Watch CBS News

Pittsburgh Restaurant Owners Disappointed By Gov. Wolf's Suggestion To Waive Liquor License Fees

PITTSBURGH (KDKA) -- Pittsburgh restaurant owners are asking "Is that it?"

They're disappointed by the Governor's announcement today, saying the suggestion to waive liquor licensing fees is nice, but it's simply not enough.

Inside Bigham Tavern on Thursday evening during happy hour, usually people are wrapped around the bar, but at the time, the owner was serving about ten customers.

Tables were spaced out to be six feet apart, and for that reason, the owner told KDKA's Meghan Schiller that he can't even reach the 50% allowed capacity.

He wants to know what more can be done.

Perched atop Mt. Washington, inside Pittsburgh's famous LeMont, Governor Tom Wolf announced his latest plan to help struggling bars and restaurants.

(Photo Credit: KDKA)

"I am working right now with the Liquor Control board of Pa. to waive licensing fees for restaurants, clubs, bars, and hotels for the entire coming year," said Governor Wolf.

Related story:

This is a move Governor Wolf says will save bars and restaurants $20 million, if the board agrees.

"I expect that the Pa. Liquor Control Board will consider this action at their next board meeting. I fully expect they're going to do this," Governor Wolf said.

The announcement shocked John Longstreet, the President of the Pennsylvania Restaurant and Lodging Association.

"Really, all they did was say we care about restaurants and we're going to waive your $1,500 license fee for the next year. That's not obviously anywhere near what restaurants need to survive," Longstreet said.


Governor Wolf acknowledged they need more -- calling for a chunk of the remaining $1 billion in CARES Act funding to land in restaurant owner's pockets.

"It's all the more reason that we need to act quickly to dispense the money that I called for the General Assembly to dispense back in august."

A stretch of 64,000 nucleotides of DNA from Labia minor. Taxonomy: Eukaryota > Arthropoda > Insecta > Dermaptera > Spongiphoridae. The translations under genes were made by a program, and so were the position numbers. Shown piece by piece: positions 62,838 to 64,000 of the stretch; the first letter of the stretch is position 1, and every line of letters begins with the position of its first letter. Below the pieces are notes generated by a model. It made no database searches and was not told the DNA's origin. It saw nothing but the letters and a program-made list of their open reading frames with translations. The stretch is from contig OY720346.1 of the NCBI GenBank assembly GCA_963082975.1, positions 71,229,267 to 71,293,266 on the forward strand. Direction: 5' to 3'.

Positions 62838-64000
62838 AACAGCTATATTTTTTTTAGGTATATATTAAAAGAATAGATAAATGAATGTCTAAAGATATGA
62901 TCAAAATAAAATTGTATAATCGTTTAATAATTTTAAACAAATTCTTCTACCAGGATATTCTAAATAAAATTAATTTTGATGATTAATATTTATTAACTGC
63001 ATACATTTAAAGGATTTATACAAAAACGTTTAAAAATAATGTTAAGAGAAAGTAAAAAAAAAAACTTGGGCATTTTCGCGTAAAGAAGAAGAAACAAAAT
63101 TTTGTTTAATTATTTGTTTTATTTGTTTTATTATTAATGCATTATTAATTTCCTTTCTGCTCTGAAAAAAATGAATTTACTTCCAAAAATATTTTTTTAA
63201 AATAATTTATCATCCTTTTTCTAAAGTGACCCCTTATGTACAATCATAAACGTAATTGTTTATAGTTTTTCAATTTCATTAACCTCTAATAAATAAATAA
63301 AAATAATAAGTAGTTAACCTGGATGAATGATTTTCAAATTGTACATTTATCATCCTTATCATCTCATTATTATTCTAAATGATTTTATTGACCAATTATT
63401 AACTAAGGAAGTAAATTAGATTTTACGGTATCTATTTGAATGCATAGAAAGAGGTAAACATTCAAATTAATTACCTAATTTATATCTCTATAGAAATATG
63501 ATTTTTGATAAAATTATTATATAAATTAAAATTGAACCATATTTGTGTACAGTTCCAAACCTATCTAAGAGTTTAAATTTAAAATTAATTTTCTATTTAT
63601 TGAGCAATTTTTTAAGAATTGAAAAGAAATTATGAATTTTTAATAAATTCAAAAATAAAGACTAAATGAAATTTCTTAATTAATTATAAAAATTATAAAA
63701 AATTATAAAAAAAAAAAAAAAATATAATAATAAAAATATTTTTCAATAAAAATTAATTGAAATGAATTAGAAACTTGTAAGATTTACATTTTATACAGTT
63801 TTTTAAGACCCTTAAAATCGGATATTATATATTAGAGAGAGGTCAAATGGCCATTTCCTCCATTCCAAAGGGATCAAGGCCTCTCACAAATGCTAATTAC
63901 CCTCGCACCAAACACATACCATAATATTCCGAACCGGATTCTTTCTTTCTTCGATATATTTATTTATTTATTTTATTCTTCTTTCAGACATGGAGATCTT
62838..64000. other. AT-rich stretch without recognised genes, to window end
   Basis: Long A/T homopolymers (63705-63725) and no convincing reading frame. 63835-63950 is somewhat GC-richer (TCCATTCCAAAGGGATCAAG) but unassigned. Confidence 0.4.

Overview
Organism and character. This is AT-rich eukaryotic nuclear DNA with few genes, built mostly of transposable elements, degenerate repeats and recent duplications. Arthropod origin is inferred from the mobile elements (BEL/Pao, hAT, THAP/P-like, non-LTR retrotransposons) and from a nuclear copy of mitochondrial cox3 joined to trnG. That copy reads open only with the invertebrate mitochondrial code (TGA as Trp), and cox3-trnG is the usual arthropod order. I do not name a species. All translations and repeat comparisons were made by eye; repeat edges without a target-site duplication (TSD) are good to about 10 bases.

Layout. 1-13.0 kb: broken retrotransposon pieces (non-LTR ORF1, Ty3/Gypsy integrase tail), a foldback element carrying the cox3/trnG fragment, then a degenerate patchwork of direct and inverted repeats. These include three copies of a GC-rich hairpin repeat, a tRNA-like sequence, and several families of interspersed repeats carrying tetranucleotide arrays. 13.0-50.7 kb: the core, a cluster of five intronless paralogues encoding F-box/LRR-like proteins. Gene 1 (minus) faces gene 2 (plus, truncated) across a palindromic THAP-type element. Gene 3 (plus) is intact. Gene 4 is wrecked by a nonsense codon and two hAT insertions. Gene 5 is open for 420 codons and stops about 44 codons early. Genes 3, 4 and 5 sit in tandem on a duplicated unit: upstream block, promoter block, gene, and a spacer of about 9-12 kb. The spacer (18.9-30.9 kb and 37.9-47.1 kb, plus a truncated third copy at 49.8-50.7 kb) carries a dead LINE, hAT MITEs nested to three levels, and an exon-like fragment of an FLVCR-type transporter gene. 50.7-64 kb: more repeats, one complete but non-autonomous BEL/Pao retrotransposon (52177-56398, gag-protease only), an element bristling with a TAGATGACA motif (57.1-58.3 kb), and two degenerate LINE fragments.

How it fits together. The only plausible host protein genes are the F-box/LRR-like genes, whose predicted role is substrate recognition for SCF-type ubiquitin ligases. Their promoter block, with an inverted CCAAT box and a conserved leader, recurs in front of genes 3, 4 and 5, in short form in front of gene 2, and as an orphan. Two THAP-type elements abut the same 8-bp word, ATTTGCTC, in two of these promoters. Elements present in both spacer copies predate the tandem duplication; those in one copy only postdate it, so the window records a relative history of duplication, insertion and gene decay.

If that doesn't happen, Longstreet said that waiving a $1,500 licensing fee won't cut it.

"Unfortunately, $1,500 a year for a restaurant that could get reopened at safe standards like they were prior to July 15 could make up $1,500 dollars in two days," Longstreet said.

KDKA talked to local restaurant owner Joseph Rewis. He's the co-owner of Bigham Tavern on Mount Washington, just a stone's throw away from where the governor made his announcement Thursday.

"That money is a drop in the bucket," said Joseph Rewis. "I don't think it's going to help anyone."

He said he's scheduled to renew his liquor license next spring, so he won't see any saved money in the form of not having to pay that fee until six months from now.

"And $2,000, I think any bar or restaurant could make that up in a night or two easily," added Rewis.

Local Republican leaders also sounded off after the governor's announcement, saying the measure falls short.

State Senator Pat Stefano released a statement saying, in part, "The Governor's most recent proposal fails to recognize the fact that there aren't going to be restaurants and taverns left to pay application fees if changes are not made to allow these employers to reopen safely. As a former business owner, the Governor should understand that his plan provides relief on the wrong side of the ledger. These employees need relief that increases revenue- not one that cuts expenses."

Rewis said he's heard from many fellow bar and restaurant owners that don't expect to make it much longer. He said the money is a nice gesture but will not save them from closing.

Governor Wolf said he is now working with the Pennsylvania Liquor Control Board and hopes they will do the right thing and adopt this suggestion.

View CBS News In
CBS News App Open
Chrome Safari Continue
Be the first to know
Get browser notifications for breaking news, live events, and exclusive reporting.